2009 saw Felix finally ascend to the throne that we'd built for him. It was hope fulfilled. Everything he'd done, everything we'd said, every last experience up until now only led to this, the season in which Felix put himself together and set forth on a personal blitzkrieg of opponents. We've been through the disappointment of Clint Nageotte. We've been through the disappointment of Travis Blackley. Jeff Clement. Rett Johnson. Ryan Anderson. Bobby Madritsch. Jeremy Reed. Chris Snelling. The Mariners established a track record of having top prospects bust, so to have their absolute crown jewel break through and turn into the guy he was supposed to be - it's like this year Felix decided, okay, not only am I going to make up for all the annoying things I used to do, but I'm also going to try to make up for everyone else too. Felix blossomed, and he blossomed in such a way that, for all of the attention and all of the praise and all of the hope, each and every one of us felt rewarded. A few years ago, some people might've felt that we were being over the top. Felix's 2009 justified everything. Before, I would tell people "hey look out for Felix" and they'd say "call me when he figures it out." Now people tell me "hey that Felix is pretty good" and I get to act smug and say "yeah" under no-shit eyebrows.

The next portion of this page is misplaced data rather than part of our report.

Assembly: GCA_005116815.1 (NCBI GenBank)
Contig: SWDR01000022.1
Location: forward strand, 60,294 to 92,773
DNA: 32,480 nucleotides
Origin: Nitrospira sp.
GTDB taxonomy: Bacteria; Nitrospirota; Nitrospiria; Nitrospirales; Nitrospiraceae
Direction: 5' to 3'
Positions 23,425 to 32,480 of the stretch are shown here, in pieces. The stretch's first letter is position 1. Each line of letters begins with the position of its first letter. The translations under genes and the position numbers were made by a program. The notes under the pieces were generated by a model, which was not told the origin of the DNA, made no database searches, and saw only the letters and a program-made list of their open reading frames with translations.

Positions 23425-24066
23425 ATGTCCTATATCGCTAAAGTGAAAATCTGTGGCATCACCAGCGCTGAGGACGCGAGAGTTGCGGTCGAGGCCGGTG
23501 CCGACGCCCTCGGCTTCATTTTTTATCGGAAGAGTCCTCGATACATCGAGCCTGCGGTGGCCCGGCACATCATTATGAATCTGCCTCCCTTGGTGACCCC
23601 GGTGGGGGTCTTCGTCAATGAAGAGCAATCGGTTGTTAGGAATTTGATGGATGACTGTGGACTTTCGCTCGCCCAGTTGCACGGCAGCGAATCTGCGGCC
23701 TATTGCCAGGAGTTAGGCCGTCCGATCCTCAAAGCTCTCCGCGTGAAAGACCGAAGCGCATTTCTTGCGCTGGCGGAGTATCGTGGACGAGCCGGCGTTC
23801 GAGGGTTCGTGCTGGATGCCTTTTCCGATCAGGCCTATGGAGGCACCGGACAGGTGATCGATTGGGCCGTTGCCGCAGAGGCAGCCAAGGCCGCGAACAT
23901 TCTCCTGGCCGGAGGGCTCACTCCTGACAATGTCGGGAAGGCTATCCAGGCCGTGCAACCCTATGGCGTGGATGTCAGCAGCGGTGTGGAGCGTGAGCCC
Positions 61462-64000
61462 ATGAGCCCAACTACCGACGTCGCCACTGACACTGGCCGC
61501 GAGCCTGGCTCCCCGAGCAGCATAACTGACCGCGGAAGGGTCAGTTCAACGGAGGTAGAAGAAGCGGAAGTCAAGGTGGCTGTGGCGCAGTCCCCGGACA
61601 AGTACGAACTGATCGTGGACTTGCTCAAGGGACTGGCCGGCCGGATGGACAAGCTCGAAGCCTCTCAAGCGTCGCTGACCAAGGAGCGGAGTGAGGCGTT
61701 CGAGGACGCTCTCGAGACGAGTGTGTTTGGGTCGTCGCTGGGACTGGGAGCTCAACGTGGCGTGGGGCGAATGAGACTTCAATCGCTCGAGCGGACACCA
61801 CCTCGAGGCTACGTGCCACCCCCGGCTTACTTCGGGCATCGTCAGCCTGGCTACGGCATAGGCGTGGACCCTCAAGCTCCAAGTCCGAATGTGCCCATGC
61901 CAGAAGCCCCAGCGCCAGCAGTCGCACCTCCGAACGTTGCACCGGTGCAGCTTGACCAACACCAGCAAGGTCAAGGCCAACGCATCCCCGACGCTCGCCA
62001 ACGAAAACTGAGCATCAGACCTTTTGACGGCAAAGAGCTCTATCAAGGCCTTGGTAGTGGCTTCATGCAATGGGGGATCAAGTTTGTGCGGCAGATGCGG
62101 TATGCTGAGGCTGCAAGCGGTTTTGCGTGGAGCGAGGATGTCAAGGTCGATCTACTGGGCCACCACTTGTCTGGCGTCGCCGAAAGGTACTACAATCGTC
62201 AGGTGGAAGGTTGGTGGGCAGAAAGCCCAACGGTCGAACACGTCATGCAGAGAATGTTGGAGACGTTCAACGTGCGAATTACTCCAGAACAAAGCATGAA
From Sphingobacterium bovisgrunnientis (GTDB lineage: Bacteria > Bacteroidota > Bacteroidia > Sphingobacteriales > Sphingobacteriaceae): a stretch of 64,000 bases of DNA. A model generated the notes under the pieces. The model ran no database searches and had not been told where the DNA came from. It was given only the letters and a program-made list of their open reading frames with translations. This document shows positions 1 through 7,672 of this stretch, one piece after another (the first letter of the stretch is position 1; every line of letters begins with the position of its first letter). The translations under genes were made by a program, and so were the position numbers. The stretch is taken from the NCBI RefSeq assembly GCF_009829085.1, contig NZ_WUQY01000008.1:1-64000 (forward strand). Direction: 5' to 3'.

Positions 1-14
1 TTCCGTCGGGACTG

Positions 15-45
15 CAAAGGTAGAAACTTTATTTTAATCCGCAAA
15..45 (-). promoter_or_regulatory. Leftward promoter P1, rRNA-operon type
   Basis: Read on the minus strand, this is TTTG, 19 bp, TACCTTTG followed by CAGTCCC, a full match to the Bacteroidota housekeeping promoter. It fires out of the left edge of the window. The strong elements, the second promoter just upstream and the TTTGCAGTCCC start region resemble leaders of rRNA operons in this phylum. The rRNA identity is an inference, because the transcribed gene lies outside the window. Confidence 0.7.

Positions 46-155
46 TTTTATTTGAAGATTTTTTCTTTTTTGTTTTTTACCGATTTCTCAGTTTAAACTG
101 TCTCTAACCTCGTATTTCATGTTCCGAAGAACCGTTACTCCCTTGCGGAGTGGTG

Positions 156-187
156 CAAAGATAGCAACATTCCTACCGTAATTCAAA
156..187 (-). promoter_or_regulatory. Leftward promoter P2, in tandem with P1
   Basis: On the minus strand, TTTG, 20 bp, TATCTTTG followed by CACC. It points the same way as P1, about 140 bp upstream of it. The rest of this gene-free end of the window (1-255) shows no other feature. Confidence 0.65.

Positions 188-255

2009 saw Felix blossom. He became the pitcher we'd spent the previous three seasons waiting anxiously to see. And now there's a chance we might trade him?